So You're Having a Baby and Want Newborn Photos...

Congratulations! Having a baby is the biggest adventure you will ever partake in! It's a wonderful, wacky, fun, and exhausting experience all wrapped up in one tiny, little bundle of joy.

Many who have a new babe are interested in having newborn photos taken. You know the ones - those perfectly posed images of baby snuggled up, swaddled in buckets, wearing dainty little hats and bonnets. Those images.

Before the pandemic, there was a major push with newborn photographers to capture those picture perfect images within the first two weeks of birth. I'll admit, this was my personal preference as well. But, I was open to photographing an older baby, too. Why? Well, if I only photographed babes that were only two weeks and younger, I wouldn't have been able to photograph my own baby, since he was in the Neonatal Intensive Care Unit (NICU) for over two weeks. We didn't get to bring him home from the hospital until after that two-week mark.

But why do photographers want babes so young? Typically, because this is when babes are the most sleepy. They're having minimal awake moments. They curl up into poses easily, as if they're still floating around in mom's womb. They also have yet to develop a startle reflux at this young age.

But, I'm here to say that I've thrown out that two-week rule. In fact, I actually try to actively avoid photographing babes within the first two weeks of birth.

When the pandemic happened, photographers were rightfully so deemed inessential. So we couldn't work through lockdowns. And because of this, babes were born and we had to wait to photograph them. By the time lockdown restrictions were lifted, I was photographing babes that were five weeks and older. Was it a problem? Nope. Not even in the slightest. In fact, I found the older babes easier to photograph than those truly new babes. And why was this you ask? Well, I've chalked it up to this: everyone was more relaxed and settled. Mom had had a chance to recover. She wasn't still wearing pads or diapers. She wasn't hobbling around in pain from an episiotomy or Caesarian section. Her milk had come in and become a little more regulated, her breasts weren't tender and nipples weren't swollen. The parents had figured out a feeding schedule that worked for both them and baby, and they were much more comfortable holding baby and allowing others to hold baby. Essentially, babe's parents were getting into a rhythm of parenting. And that is truly beautiful.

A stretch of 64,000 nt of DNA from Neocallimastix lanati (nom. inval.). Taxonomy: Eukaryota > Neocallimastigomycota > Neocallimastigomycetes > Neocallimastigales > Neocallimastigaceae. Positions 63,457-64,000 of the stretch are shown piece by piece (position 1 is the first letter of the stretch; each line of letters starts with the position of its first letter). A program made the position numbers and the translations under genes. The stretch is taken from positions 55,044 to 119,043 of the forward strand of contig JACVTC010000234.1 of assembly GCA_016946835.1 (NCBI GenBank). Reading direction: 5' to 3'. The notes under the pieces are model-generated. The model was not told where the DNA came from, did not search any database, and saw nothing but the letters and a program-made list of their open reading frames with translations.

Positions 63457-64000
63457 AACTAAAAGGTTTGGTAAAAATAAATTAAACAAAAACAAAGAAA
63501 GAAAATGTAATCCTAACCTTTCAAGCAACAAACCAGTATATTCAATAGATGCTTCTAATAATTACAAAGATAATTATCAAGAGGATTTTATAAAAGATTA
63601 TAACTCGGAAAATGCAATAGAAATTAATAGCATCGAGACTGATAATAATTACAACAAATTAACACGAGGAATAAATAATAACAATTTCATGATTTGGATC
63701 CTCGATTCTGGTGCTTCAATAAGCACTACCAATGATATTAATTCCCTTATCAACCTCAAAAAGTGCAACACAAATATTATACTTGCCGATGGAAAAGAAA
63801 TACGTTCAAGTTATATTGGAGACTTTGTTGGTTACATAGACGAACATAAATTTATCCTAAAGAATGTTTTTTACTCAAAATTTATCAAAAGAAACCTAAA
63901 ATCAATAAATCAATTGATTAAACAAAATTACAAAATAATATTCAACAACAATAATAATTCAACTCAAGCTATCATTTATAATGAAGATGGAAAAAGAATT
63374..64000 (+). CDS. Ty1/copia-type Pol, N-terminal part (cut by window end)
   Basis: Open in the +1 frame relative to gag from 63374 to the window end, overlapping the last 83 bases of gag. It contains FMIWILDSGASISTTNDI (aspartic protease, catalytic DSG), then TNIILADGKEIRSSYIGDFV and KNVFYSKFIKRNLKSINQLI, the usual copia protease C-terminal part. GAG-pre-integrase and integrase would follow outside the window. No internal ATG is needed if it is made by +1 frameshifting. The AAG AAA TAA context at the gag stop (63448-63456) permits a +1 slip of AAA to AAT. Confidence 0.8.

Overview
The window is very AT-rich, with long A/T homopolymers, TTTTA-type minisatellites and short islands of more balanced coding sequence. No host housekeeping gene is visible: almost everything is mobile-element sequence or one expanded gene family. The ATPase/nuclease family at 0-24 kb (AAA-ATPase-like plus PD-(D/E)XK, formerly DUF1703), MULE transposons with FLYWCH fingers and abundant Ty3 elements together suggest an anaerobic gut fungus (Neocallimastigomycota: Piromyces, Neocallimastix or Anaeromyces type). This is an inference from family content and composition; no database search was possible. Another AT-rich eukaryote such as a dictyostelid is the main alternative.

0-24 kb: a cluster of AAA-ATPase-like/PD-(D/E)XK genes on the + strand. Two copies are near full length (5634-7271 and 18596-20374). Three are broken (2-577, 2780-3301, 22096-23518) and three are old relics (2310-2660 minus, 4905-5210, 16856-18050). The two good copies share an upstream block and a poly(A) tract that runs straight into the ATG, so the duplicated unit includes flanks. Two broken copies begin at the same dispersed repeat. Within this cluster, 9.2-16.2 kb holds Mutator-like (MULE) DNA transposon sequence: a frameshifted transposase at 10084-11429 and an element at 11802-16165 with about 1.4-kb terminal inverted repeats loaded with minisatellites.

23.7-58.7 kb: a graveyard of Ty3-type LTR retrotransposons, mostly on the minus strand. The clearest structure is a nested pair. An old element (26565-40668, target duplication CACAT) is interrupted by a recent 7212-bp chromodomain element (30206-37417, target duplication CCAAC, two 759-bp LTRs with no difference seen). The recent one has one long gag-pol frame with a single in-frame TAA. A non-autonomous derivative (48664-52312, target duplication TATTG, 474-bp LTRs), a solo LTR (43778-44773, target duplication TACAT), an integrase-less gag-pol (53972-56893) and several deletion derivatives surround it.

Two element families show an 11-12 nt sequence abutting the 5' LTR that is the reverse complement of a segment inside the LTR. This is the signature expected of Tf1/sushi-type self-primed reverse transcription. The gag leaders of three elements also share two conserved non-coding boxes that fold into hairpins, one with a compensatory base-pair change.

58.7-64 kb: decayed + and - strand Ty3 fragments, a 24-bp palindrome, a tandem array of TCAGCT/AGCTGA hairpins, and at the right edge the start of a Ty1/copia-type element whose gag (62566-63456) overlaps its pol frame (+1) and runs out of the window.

The other reason I've decided to throw out the two-week rule is something I've already hinted at above - so many babes cannot be photographed within that time frame. As an active supporter of the NICU and a fellow NICU mom, I understand that so many babes are born in precarious situations. They have feeding problems and are connected to tubes, they are jaundiced and have to undergo phototherapy. They are born needing lifesaving measures. And because of this, they stay in the hospital for extended periods of time, ranging from a few extra days to weeks to months. And just because they essentially "aged-out" of the two-week window doesn't mean that NICU parents should miss out on those delicate newborn photos. I'll gladly photograph a babe at any age. Just recently, I photographed a four-month old "newborn" because he was born early and needed a lengthy stay at Sick Kids Hospital in Toronto. And you know what? That newborn shoot went perfectly. Most NICU babes are premature (born early), and therefore, continue to have lengthy sleepy windows well beyond those of babes born at full-term. They are small, and remain small for many months. So even though they're weeks or months older, they still look like a newborn babe. And even better, older babes are capable of smiles beyond gas smiles and showing off personality, making your pictures a little more dynamic.

So don't fret if you don't get newborn photos done within the first two weeks of birth. I'm here to say, let's throw that two-week window out with the bath water. And if you're photographer will only photograph a babe in the first two weeks, maybe it's time to throw them out, too.